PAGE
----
Heart and Blood Conditions

Double Outlet Right Ventricle

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    • For appointments in Seattle, Bellevue, Everett, Federal Way, Olympia, Tri-Cities and Wenatchee, call 206-987-2515.
    • For appointments in Tacoma and Silverdale, call 253-272-1812.
    • For appointments in Alaska, call 907-339-1945.

    If this is a medical emergency, call 911.

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  • Locations +

    • Seattle Children's Main Campus: 206-987-2515
    • Bellevue Clinic and Surgery Center: 425-454-4644
    • Everett: 425-304-6080
    • South Clinic in Federal Way: 253-838-5878
    • Olympia: 360-459-5009
    • South Sound Cardiology Clinics: 253-272-1812
    • Tri-Cities (Richland): 509-946-0976
    • Wenatchee: 509-662-9266
    • Pediatric Cardiology of Alaska: 907-339-1945
    • Seattle Children's doctors provide many cardiac services at regional sites throughout the Pacific Northwest. See our complete list of Heart Center locations.

  • Refer a patient +

    • If you are a provider, fax a New Appointment Request Form (NARF) (PDF) (DOC) to 206-985-3121 or 866-985-3121 (toll-free).
    • No pre-referral work-up is required for most conditions. If you have already done testing such as an EKG, Holter monitor or echocardiogram, please fax this information as well as relevant clinic notes and the NARF to 206-985-3121 or 866-985-3121 (toll-free).
    • Your patient will be seen as quickly as possible by the provider who is the best match for managing the current problem.
    • View our complete Heart Center Referral Information (PDF).

What is double outlet right ventricle?

Double outlet right ventricle is a rare birth defect of the heart.

The heart has two upper collecting chambers (right and left atrium), two lower pumping chambers (right and left ventricle), one artery leaving the right ventricle (pulmonary artery) and one leaving the left ventricle (aorta). In a normal heart, the aorta leaves the left ventricle, carrying oxygen-rich (red) blood to the body. The pulmonary artery leaves the right ventricle, carrying oxygen-poor (blue) blood to the lungs.

In double outlet right ventricle, both of the heart's "outlets" - the pulmonary artery and the aorta - exit abnormally from the right ventricle. This causes the oxygen-rich and oxygen-poor blood to mix together before leaving the heart.

Many kinds of heart defects fall into the category of double outlet right ventricle. They all share the feature that the aorta and pulmonary artery both exit from the right ventricle. In addition, other parts of the heart may be different.

In double outlet right ventricle, there is almost always a hole in the septum, or wall, between the right and left ventricles, called a ventricular septal defect, that allows blood to mix within the heart. Some children also have a hole in the septum between the right and left atria called an atrial septal defect. They can have other defects too, such as abnormal heart valves (pulmonary stenosis, aortic stenosis or mitral valve abnormalities) or abnormal arteries (coarctation of the aorta or pulmonary atresia).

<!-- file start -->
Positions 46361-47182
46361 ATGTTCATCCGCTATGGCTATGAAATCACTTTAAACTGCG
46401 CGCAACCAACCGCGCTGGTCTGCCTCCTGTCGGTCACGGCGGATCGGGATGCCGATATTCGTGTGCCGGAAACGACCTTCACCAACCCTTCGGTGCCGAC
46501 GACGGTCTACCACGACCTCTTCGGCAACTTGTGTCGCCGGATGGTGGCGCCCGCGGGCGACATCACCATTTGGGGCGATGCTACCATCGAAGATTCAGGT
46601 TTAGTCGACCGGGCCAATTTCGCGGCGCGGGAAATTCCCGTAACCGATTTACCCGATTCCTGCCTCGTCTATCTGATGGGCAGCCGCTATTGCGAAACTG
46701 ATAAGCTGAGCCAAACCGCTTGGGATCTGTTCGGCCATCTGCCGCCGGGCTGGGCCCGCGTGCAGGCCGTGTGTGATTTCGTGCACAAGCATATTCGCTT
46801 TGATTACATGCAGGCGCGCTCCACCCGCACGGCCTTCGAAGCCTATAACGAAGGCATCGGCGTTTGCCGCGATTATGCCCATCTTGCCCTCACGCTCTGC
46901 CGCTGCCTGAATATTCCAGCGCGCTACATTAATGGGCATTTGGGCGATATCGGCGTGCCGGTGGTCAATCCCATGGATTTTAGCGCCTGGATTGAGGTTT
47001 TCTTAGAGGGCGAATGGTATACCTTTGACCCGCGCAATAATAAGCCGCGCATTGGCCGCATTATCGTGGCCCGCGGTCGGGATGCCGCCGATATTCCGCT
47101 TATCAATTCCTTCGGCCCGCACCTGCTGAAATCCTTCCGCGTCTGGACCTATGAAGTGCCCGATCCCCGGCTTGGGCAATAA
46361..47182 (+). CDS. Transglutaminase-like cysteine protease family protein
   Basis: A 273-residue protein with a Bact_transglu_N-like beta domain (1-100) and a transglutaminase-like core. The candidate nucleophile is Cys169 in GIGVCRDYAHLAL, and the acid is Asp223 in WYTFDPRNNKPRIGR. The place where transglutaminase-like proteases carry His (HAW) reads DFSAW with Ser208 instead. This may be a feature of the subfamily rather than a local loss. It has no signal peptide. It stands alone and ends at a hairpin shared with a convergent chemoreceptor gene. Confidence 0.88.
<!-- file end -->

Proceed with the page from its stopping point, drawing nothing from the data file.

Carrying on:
Double Outlet Right Ventricle in Children

This is a congenital defect. Doctors do not know why it happens. They think it occurs very early in the pregnancy, when the baby's heart is forming, before a woman may even know she is pregnant.

Double outlet right ventricle is rare. About one in every 10,000 babies has this condition.

Double Outlet Right Ventricle at Seattle Children's

Our heart team has treated many children with double outlet right ventricle. We have extensive experience with the surgery these patients require. We also have a pediatric cardiac anesthesia team and a cardiac intensive care unit ready to care for children who undergo heart surgery.

When you come to Seattle Children's, a team of people will take care of your child. Along with your child's cardiologist, you are connected with surgeons, cardiac intensive care unit doctors, cardiac anesthesiologists, neonatologists, nurses, cardiac sonographers, dietitians, child life specialists, social workers and others, if their expertise is needed. We work together to meet all of your child's health needs and help your family through this experience.

Seattle Children's has been treating children since 1907. Our team members are trained in their fields and also in meeting the unique needs of children. For example, the doctors who give your child anesthesia are board certified in pediatric anesthesiology. This means they have extra years of training in how to take care of kids. Our child life specialists know how to help children understand their illnesses and treatments in ways that make sense for their age.

The Adult Congenital Heart Disease Program shared by Seattle Children's and the University of Washington can help with care throughout your child's life.

Contact Us

Contact the Heart Center at 206-987-2015 for a cardiac referral, a second opinion or more information.